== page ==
Tuesday, August 9, 2016

the museums of Orlik and Zvikov

Orlik Castle
It’s surprisingly cold in the newly re-branded country of Czechia. The climate has been on course for the change, though to something slightly more comfortable than all the warming mumbo jumbo. Last year, I remember sitting up in my attic apartment at night, soaking in sweat, unable to do much but drink water and breathe heavily. This year, I’m quite happily relaxed in blue jeans on my balcony, sipping coffee while I watch all the plebeians pass me by down below. But summer isn’t over yet, as there are still some things to be done and castles to be seen, and truly some borderline summer spirit to take you there.

The current cool cloudy clime is still the perfect time for a visit to Zvikov and Orlik. This would be my third time there and indeed, my second time to write about it (the first time was covered here). I won’t cover much information that I covered there on this blog, but rather something we managed to do that I’d never done before: the tours.


Our first stop was Orlik, or the “little eagle” in English, beginning with our customary langose. I’m not overly sure what a langose is, but it’s flat, fried, and topped with copious amounts of cheese and garlic. Frankly, I’m not even sure if it’s any good, but I keep ordering the stuff so it must have some merit. 

We then went on our merry way to the castle grounds. My first instinct is always to go down the stairs at Orlik and follow the moat to a small peninsula, where you pass by a door where there’s always a hundred or so people streaming out. What was that door? A secret entrance? I couldn’t tell, since as I said, there were a hundred or so people streaming out an egress that could barely fit a kitchen stool.

Back up the moat and to the tour. The tour costs 120 czk for the straight Czech and 200 total for that with a booklet that will let you decipher the tour guide’s speeches. The castle is well worth the tour and is now on my top three list of castle tours. 

Orlik castle was the main manor of the noble Schwarzenberg family, who still wields power in the Czech government today. The house tour shows you the living period of the most famous of the Schwarzenbergs, Karl Philipp, who led the victory over Napoleon at the Battle of Leipzig. However, the man also served as the Austrian Ambassador to the French Empire and had been an acquaintance of the Corsican Fiend, even receiving the best gift you could receive from a friend: their own bust. The bust of the Little Corporal is on display in the gigantic lounge room, which is situated next to the dining room, by far the chambre sans pareil of the chateau. The room is paneled entirely of hand-carved wood, taking the master craftsman from the locality over four years to complete. The ceiling, the walls, everything. It’s truly a masterpiece of woodcarving and shouldn’t be missed by any fan of the trade, and it certainly makes the entire tour worth the price.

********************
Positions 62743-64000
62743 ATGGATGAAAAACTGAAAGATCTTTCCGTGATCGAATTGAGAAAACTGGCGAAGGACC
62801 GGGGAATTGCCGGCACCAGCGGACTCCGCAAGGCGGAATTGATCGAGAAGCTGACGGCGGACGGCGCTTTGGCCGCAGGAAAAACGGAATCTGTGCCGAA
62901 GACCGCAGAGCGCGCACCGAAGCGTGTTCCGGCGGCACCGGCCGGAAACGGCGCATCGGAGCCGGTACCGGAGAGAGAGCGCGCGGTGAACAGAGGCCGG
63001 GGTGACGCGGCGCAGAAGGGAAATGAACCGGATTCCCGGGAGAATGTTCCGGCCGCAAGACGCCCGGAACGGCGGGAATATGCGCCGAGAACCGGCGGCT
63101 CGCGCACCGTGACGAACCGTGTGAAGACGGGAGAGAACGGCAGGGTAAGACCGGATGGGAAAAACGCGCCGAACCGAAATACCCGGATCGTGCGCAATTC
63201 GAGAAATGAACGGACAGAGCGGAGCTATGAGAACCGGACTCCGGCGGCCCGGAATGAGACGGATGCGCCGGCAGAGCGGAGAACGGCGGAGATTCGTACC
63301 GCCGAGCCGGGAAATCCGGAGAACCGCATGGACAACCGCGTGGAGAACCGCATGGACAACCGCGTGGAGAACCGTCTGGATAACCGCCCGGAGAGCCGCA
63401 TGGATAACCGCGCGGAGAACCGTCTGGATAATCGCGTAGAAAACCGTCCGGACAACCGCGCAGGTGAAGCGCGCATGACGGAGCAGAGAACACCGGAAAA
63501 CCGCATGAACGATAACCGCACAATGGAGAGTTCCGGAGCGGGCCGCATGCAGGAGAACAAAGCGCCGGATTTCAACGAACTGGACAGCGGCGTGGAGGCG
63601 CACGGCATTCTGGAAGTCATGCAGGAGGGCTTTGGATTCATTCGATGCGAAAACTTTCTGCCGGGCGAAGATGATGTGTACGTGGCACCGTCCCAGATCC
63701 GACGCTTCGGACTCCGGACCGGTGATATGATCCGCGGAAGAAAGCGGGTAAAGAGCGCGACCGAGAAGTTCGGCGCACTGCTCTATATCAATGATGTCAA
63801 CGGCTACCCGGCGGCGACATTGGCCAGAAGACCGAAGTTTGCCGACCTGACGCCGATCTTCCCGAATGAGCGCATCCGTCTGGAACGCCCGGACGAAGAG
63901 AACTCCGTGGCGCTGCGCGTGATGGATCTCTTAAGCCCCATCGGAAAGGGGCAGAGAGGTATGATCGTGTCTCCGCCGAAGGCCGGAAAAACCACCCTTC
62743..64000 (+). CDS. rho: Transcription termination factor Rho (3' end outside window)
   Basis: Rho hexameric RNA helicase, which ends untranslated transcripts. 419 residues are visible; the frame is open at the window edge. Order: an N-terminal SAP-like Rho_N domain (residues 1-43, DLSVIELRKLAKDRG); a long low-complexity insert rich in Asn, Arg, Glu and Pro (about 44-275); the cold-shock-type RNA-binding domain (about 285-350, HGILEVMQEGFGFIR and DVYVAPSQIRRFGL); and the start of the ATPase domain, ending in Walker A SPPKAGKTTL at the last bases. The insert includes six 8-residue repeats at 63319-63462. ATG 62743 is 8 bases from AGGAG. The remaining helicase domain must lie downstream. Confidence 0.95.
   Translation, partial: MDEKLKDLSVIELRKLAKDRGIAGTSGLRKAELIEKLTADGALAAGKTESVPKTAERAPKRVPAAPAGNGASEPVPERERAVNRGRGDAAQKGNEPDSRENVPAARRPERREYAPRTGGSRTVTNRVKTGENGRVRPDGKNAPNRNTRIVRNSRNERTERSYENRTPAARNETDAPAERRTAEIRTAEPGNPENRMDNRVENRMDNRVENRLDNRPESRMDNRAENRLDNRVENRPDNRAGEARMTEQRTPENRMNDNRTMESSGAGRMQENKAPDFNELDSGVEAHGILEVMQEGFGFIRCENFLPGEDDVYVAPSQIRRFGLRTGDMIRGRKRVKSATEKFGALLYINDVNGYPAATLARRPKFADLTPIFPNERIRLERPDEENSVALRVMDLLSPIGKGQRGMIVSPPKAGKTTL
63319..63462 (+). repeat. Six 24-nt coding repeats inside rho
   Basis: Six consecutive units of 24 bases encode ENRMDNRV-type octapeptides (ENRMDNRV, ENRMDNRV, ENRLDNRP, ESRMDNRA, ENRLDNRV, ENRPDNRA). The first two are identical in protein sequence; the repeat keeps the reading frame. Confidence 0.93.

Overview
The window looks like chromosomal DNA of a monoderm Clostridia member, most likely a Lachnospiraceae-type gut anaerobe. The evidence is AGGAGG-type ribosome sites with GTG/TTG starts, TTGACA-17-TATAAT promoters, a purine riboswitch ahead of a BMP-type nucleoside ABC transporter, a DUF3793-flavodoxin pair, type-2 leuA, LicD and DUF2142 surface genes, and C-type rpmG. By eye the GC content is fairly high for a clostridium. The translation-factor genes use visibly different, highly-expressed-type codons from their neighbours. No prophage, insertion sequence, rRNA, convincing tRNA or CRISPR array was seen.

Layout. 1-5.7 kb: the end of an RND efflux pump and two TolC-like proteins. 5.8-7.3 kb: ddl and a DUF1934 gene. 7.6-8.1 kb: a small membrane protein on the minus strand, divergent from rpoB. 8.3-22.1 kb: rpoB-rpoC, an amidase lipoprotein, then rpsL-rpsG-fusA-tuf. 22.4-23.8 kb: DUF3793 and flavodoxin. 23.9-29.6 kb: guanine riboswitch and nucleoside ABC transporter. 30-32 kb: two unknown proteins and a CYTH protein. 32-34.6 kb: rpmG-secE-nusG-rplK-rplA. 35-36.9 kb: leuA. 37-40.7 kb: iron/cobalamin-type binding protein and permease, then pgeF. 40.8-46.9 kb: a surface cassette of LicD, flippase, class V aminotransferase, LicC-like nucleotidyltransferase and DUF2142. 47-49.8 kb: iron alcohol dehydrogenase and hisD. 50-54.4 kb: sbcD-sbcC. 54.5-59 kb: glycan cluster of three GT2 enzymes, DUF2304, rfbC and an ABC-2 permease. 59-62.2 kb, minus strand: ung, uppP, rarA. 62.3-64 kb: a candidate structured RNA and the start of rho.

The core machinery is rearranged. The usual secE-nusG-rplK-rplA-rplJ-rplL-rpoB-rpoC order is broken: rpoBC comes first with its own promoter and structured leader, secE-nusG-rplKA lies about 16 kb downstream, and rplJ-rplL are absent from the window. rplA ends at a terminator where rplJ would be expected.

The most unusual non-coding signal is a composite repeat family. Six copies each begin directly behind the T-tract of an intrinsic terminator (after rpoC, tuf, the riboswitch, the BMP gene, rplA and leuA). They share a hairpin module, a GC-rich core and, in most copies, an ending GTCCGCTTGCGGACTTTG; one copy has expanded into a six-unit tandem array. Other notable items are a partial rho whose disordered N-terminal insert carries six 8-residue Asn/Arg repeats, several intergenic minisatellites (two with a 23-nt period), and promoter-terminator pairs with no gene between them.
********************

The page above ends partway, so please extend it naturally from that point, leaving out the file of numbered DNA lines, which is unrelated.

The next most interesting thing are the Halls of Terror (name is mine). In one hall are rows and rows of hunting guns, and in another, an unparalleled assemblage of animal heads. It seems that the Schwarzenberg family tradition was to provide a fresh gun for each guest and store the gun for later use by that guest, and they’d go out hunting in the immediate lands. The guns were all notched with their score and on the plate of each beast’s head was served the name of the hunter and date of the conquest. 

Orlik from the front
From Orlik, we went on the ferry down the Vltava. The schedule is on this site and costs 240 czk for a round trip. On board you can find beers by the can, so no need to come prepared, and there’s also a beer garden on the Orlik side.


Zvikov I’ve already written about as well. It’s a mystical little place with the ruins of an old fortress. The boat lands in the back, but it’s best to hurry on and walk through the place and pretend to walk in from the front, which is certainly the best way to enter, where you walk over a bridge that’s easy to imagine having once been a drawbridge. There are ruined towers galore here and a museum that’s well worth a visit—again, before I’d never taken the visit, but this time decided on it, as it was just 70 czk. 

Zvikov from the front
The first floor of the museum has a couple of art galleries and for the castle and history buff is a bit of a disappointment. It’s the second floor that makes the place shine, with the old wooden rooms and the stairs up to the top of the tower. Moreover, I learned about why the castle stopped being occupied. It once served as the storage facility of the crown jewels of the Bohemian King, an honor that was later transferred to Karlstejn. Part of the palace had crumbled down off the cliff, and this part included the royal bedroom of the King. Figuring that this wasn’t a good precedent—especially for his crown jewels—the King abandoned it and it declined in its usefulness.

The walls near the dock

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